Mobile ArMS is a dedicated mobile application version of ArMS. There are a lot of reasons that Mobile ArMS exists, but solely it was an idea that I had pursued. ArMS itself is based on ASP.NET 4.5 MVC and is quite dated in terms of the framework. I wanted to build a native application utilizing React Native to see how easy it would be to create a simpler version of ArMS with React.
Actually, I suggested that we pursue React for ArMS development but was quickly shot down. So when I presented the idea of a mobile application we had a few application frameworks in mind. Ionic, React Native, and Xamarin. Xamarin was quickly tossed out by me. It was then down to Ionic and React Native.
Ionic is great, but it was simply not what we were looking for. I’ll spare you the details of that 1-month long decision, but we ended up using React Native.
Now, going into this I didn’t have any React experience. So this was going to be both a challenge and a learning experience.
We wanted to create a version of our application that would be able to run offline in case a service technician was offline or in an area of poor service. We didn’t quite get this implemented before I left Arete, but the idea was just basic offline persistence.
Our next requirement was that it was data-friendly. Not all of our customers had unlimited data plans, nor did all of them have access to wifi endpoints wherever their technicians were.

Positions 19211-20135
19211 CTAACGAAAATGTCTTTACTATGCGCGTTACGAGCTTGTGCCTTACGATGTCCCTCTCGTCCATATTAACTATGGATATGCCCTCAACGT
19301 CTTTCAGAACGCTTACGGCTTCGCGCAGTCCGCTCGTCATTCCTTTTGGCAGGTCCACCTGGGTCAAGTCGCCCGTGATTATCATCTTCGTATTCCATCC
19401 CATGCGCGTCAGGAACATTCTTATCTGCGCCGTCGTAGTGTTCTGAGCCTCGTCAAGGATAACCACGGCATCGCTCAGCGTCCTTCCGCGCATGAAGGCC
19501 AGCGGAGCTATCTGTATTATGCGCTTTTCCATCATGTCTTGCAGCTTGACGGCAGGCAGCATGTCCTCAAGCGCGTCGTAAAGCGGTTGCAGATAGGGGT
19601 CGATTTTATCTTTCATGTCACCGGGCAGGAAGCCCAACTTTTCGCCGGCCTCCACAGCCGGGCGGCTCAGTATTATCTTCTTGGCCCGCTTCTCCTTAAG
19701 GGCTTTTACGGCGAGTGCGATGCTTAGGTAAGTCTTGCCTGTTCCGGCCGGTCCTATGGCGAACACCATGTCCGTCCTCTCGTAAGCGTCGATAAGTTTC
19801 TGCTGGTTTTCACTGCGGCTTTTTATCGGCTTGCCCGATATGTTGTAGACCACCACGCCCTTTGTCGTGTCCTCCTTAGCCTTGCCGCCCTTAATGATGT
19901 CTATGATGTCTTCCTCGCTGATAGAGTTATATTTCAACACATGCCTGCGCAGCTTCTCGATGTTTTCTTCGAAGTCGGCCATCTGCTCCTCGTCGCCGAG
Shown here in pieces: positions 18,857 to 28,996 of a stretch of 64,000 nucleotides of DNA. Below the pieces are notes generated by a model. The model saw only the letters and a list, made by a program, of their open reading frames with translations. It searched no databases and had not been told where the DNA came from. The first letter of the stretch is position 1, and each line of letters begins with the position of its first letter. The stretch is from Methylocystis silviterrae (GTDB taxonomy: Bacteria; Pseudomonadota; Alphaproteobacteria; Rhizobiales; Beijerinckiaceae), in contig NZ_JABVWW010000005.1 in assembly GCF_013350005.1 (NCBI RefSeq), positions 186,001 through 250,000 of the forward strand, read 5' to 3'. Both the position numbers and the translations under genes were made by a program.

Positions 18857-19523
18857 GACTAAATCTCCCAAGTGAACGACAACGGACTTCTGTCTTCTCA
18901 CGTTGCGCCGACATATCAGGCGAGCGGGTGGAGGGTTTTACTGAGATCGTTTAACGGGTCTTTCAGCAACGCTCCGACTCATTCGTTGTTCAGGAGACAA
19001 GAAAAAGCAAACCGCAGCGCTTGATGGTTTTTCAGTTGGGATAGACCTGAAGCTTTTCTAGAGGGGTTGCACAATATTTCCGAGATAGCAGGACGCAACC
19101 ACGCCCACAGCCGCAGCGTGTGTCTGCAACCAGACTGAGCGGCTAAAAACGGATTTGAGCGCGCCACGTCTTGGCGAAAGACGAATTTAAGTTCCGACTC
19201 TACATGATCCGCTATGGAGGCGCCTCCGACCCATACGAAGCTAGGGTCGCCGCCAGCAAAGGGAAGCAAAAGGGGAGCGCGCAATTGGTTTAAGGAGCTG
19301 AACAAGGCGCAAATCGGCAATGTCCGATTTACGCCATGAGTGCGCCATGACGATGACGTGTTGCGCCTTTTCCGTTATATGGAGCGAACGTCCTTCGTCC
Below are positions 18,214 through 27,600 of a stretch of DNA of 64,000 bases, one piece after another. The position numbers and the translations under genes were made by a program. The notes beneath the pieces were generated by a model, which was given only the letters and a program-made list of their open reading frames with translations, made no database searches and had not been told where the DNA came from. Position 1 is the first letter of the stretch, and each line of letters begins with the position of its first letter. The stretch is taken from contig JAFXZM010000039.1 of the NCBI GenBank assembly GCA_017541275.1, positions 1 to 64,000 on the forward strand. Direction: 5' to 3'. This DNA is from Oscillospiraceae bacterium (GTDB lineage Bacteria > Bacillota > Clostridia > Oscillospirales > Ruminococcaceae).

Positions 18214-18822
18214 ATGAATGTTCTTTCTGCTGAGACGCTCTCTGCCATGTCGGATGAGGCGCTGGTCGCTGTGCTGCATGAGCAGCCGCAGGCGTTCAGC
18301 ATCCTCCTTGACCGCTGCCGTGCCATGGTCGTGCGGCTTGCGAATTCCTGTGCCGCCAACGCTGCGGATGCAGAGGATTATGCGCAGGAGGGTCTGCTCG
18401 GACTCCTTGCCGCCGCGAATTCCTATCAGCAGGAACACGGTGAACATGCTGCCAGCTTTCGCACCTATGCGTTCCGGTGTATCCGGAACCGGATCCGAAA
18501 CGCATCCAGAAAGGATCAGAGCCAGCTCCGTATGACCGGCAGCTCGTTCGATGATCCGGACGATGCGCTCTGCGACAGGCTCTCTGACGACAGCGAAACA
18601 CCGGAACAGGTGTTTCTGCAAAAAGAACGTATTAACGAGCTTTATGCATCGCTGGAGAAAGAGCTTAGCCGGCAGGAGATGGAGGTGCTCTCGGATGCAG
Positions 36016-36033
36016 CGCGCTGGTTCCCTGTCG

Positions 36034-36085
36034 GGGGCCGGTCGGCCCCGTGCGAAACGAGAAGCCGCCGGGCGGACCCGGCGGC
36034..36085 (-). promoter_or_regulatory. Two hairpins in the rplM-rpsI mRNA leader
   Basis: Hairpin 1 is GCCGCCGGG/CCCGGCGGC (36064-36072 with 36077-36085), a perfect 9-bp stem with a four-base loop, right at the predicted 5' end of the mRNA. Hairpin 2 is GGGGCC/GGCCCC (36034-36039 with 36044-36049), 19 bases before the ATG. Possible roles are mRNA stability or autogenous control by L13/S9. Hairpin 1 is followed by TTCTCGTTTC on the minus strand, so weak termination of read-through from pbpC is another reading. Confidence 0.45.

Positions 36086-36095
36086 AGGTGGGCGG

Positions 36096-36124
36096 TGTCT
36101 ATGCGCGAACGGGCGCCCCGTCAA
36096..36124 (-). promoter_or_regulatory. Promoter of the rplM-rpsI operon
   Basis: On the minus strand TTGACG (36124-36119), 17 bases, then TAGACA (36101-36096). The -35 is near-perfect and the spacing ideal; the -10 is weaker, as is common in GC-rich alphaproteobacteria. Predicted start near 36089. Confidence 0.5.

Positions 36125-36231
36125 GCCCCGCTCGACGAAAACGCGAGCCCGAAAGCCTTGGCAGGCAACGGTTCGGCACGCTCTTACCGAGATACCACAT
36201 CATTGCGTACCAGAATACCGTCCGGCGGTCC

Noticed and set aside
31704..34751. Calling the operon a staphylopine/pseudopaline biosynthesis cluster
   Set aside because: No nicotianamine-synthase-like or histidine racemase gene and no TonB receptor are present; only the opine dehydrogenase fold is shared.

The remaining requirements were that the application was pretty and easy to use. I wanted it to feel native to the user.
I, unfortunately, did not get too far into the application. But here is a list of what I was able to complete prior to my departure from Arete:
- Password reset with simple verification.
- Log Hours Functionality
- Schedule + Travel implementation.
- Basic Work Order functionality.
Though not much got done (I often got pulled away for other projects and wasn’t fully able to sink into this project), I learned a lot about React Native, and quickly.
This application was actually what sparked my interest in the framework, and what led to me creating other React Native applications for other clients, which is ultimately what led to me getting my job with BitLoft as a mobile application developer.
Though it never feels good to leave a project undone, sometimes you have to part ways. I hope that the team at Arete take what I have given them and run with it, as I feel that it will be truly beneficial to their company.